Gardy is, literally, living her dream.

It was during her PhD work that she began to wonder if she could craft
a career that combined science research with science communication.

When she graduated from SFU in 2006 with the Governor General’s gold medal as the top graduate, she told SFU News that she was on track to become a professor, but dreamed of becoming a TV science host. By then she had already laid some of the groundwork, writing science stories for SFU News and earlier, during her undergraduate years at UBC, working for the Ubyssey and an undergrad science newspaper, 432. She had also worked at the Montreal Gazette, doing layout and copy editing while enrolled in a one-semester biotechnology diploma program at McGill University.

It was during her PhD work that she began to wonder if she could craft a career that combined science research with science communication. Her thesis supervisor, Fiona Brinkman, offered encouragement and introduced her to SFU biology professor Mark Winston, an avid science communicator. He happened to be developing a new two-week advanced science communications workshop at the Banff Centre with Jay Ingram, then host of the Daily Planet. Winston suggested that Gardy apply.

“I would bug the two of them, asking how do I get into TV? What do I need to do? How do I practise? How do I read the words? What do I do?” she says. “I was really lucky that the two of them invested in me and took me under their wing. Jay would give me Daily Planet scripts to practise on.”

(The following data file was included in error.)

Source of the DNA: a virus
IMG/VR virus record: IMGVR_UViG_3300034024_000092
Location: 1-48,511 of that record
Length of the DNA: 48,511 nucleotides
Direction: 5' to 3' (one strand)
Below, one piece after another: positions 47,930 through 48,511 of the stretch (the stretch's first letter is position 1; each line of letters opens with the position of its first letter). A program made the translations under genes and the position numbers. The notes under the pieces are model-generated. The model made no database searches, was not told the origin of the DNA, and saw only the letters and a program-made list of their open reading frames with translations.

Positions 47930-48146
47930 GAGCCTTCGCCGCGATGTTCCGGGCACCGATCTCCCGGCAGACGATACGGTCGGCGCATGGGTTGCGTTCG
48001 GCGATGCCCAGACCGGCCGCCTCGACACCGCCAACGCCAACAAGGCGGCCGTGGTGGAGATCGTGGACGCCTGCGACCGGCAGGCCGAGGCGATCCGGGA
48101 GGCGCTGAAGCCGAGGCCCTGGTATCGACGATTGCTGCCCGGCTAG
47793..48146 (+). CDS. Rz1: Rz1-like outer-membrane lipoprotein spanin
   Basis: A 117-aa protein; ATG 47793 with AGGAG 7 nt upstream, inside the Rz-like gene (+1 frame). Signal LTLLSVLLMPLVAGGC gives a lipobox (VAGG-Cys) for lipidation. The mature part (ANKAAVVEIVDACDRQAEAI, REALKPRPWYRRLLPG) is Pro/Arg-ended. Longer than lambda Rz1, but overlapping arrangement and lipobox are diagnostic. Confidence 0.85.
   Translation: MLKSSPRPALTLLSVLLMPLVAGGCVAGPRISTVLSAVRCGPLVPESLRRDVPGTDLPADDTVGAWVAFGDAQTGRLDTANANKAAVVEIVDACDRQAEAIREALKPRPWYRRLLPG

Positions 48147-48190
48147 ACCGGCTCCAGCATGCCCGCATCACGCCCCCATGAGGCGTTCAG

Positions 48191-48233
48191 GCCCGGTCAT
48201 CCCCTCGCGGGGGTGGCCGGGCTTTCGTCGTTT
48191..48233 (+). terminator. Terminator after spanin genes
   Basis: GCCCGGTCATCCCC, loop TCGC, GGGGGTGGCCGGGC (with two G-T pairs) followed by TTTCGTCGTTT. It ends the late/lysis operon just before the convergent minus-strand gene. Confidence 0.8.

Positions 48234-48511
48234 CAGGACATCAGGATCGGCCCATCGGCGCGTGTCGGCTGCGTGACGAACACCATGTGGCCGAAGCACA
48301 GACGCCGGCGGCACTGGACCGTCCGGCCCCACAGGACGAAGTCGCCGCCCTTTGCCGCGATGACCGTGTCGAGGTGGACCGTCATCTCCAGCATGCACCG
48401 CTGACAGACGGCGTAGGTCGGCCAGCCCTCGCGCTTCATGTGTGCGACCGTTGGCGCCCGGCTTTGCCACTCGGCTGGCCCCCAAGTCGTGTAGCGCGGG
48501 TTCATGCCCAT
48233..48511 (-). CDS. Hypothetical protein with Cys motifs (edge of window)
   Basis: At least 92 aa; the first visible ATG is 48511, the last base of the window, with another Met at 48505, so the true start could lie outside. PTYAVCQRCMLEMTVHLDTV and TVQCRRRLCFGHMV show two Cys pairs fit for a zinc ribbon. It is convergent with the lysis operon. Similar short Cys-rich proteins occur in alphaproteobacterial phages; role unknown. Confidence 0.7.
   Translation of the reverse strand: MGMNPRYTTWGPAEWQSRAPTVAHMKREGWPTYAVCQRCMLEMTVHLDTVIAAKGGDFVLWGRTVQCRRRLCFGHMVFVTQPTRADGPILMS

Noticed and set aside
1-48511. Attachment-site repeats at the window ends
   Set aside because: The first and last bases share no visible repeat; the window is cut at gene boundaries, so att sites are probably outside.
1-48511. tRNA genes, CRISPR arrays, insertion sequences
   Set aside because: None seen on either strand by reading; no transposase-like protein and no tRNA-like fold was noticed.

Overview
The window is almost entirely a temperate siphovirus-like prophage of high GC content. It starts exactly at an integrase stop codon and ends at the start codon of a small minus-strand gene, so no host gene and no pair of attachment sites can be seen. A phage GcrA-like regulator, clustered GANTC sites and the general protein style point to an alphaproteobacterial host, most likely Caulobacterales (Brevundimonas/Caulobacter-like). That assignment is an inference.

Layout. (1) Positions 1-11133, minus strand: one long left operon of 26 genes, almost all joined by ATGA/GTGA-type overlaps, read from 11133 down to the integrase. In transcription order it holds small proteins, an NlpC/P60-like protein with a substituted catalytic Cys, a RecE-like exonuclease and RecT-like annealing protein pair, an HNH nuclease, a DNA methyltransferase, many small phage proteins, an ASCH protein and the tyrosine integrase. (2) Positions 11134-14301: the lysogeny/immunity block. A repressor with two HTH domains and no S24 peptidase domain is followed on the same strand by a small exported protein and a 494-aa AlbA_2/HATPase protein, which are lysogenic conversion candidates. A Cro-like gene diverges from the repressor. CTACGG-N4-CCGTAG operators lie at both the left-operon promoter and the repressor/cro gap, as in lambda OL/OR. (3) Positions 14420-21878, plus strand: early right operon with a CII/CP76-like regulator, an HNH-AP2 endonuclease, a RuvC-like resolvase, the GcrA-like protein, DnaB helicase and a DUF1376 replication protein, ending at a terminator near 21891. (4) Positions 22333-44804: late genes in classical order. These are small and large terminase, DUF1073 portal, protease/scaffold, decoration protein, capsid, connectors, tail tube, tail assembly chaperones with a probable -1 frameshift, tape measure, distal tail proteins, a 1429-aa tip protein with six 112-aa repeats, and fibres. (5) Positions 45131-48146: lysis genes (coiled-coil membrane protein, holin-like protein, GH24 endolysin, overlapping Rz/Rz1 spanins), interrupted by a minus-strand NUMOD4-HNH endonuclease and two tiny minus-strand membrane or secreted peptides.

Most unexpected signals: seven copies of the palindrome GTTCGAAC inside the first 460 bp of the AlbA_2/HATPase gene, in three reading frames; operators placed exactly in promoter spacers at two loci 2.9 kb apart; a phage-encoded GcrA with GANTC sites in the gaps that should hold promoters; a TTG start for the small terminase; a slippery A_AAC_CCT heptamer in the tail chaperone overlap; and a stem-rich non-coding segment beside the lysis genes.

“She was clearly ambitious, and I mean that in the nicest way,” says Ingram, who continues to lead the Banff Centre program. “She had a pretty good sense of where she wanted to go with the kind of intensive, immersive media program like the one we were starting.”

And while her scientific knowledge of a hot topic like genomics is useful, says Ingram, “when it comes to TV, it’s more your personality that’s important.” And Gardy, he says, has what it takes. “She has a good personality for TV – she’s bright and energetic.”

“We were first to show how you could use genomic sequencing for understanding disease transmission.”

Two months after the Banff workhop, Gardy was working as a post-doctoral fellow in bioinformatics/microbiology at UBC when she received an email from one of her workshop colleagues. CBC was looking for a media-friendly scientist willing to be an on-air guinea pig for a new pop-science television documentary.

“It landed in my inbox and I thought, ‘Oh my God, this is it,’” she recalls. Within days of sending in her DVD audition, she heard back from CBC’s producers, who requested an in-person interview. She got the job.

“We shot the pilot for Project X in January 2007 and it was super interesting,” she says. “I got to sex alligators on one of those airboats in a Louisiana bayou, take sweaty towels and shirts from handsome exercising men, and suggestively chew on an apple in front of two naked people on a soundstage in Toronto.”

CBC commissioned eight episodes of Project X, with Gardy hosting the human body and health segments in each program. The shows aired in 2008, earning decent ratings. But when CBC acquired the popular shows Wheel of Fortune and Jeopardy, Project X was shuffled off into scheduling purgatory.